Burger King 1Q earnings soar, revenue shrinks

Published on NewsOK Modified: April 26, 2013 at 6:05 pm •  Published: April 26, 2013
Advertisement
;

Burger King's first-quarter earnings more than doubled even though revenue fell, as the fast-food chain trimmed several restaurant-related expenses.

The Miami-based company had warned earlier this month that sales at established restaurants were expected to fall during the quarter, and they wound up declining 1.4 percent. That includes a 3 percent drop in the United States and Canada.

Burger King said competition and a strong first quarter last year hurt U.S. and Canadian sales comparisons to this year's quarter. But it said sales from those countries rallied in March due in part to promotions like the $1.29 Whopper Jr.

The company has been adjusting its strategy to focus on more menu deals like that. McDonald's has been particularly aggressive in touting its Dollar Menu to boost traffic at a time when the restaurant industry is barely growing. Wendy's also revamped its value menu recently.

Overall, Burger King Worldwide Inc. said Friday its net income rose to $35.8 million, or 10 cents per share, in the quarter that ended March 31. That's up from $14.3 million, or 4 cents per share, in the previous year's quarter when it was still private.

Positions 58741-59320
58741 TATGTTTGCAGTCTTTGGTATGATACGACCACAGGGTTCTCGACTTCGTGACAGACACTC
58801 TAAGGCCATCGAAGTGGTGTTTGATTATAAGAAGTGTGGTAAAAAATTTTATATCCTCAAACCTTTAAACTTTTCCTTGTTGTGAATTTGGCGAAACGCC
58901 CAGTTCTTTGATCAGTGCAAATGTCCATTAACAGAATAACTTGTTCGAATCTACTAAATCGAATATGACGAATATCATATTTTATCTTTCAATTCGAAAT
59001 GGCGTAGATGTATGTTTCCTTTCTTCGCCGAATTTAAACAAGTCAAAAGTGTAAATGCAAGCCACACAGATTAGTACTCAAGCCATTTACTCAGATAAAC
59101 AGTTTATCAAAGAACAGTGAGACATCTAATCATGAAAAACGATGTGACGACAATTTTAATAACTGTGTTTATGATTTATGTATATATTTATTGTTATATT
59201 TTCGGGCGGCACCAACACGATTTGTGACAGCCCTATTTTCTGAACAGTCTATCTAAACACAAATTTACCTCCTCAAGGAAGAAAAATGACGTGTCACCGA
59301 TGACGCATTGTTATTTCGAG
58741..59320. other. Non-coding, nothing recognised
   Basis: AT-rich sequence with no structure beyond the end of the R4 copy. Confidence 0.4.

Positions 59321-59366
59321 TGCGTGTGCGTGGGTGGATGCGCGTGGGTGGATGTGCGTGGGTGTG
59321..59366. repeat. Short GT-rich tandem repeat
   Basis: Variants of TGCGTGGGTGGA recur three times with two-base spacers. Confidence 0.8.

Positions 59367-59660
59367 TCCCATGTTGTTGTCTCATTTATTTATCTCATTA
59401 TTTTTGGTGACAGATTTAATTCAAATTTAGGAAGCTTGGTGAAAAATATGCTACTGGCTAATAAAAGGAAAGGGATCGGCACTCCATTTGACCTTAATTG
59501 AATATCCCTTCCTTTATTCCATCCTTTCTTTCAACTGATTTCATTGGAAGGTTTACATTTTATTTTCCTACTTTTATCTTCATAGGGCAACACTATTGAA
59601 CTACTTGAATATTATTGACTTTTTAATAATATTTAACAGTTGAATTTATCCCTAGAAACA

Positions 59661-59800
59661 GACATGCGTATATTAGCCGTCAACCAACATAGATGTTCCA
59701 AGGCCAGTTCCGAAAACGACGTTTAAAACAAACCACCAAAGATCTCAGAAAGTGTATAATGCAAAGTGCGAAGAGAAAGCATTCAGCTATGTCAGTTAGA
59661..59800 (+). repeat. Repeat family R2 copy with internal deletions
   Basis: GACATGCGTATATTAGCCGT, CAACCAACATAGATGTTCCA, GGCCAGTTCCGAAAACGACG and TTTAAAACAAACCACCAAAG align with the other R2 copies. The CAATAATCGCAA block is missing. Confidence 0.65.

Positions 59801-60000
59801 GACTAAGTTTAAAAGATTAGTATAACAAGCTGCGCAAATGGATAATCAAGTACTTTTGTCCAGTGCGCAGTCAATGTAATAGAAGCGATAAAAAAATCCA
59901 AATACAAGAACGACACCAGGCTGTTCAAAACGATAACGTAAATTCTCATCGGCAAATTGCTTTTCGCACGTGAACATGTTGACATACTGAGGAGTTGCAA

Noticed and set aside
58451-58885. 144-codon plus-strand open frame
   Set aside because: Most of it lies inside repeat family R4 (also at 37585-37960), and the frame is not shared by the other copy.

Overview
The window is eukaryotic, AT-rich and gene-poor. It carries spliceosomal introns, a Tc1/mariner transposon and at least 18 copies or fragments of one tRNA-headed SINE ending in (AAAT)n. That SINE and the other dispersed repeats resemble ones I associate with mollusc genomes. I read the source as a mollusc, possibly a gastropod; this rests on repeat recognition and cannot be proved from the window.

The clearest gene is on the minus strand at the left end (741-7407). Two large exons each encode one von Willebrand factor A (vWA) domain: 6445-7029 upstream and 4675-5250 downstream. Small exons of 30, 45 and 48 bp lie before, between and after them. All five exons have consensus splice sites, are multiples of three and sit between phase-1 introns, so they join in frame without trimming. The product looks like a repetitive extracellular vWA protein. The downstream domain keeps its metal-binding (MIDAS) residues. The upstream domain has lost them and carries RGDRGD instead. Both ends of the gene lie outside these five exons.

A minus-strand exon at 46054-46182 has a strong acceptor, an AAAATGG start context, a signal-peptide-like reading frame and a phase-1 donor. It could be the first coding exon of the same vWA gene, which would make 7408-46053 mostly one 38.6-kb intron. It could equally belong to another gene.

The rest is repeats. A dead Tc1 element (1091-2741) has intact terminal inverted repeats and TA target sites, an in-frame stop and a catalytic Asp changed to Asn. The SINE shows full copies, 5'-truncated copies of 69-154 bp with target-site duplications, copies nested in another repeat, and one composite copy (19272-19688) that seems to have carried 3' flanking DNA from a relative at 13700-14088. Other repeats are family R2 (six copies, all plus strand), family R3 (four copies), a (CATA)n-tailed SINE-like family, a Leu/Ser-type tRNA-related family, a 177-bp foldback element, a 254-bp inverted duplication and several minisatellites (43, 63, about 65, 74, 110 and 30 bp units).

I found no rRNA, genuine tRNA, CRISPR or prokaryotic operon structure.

The company previously said adjusted earnings, which don't count certain one-time expenses, totaled 17 cents per share in the most recent quarter.

Revenue fell about 42 percent to $327.7 million. Analysts expected $305.8 million, according to FactSet.

Total restaurant expenses, which include things like food costs and payroll expenses, fell nearly 70 percent in the quarter to $108.1 million.

Burger King has been undergoing a revamp since it was purchased and taken private in 2010 by 3G Capital, a private investment firm run by Brazilian billionaires. The company has been selling more restaurants to franchisees, a move that lowers overhead costs. Instead of booking sales from those restaurants, that means Burger King would collect franchise fees instead.

Continue reading this story on the...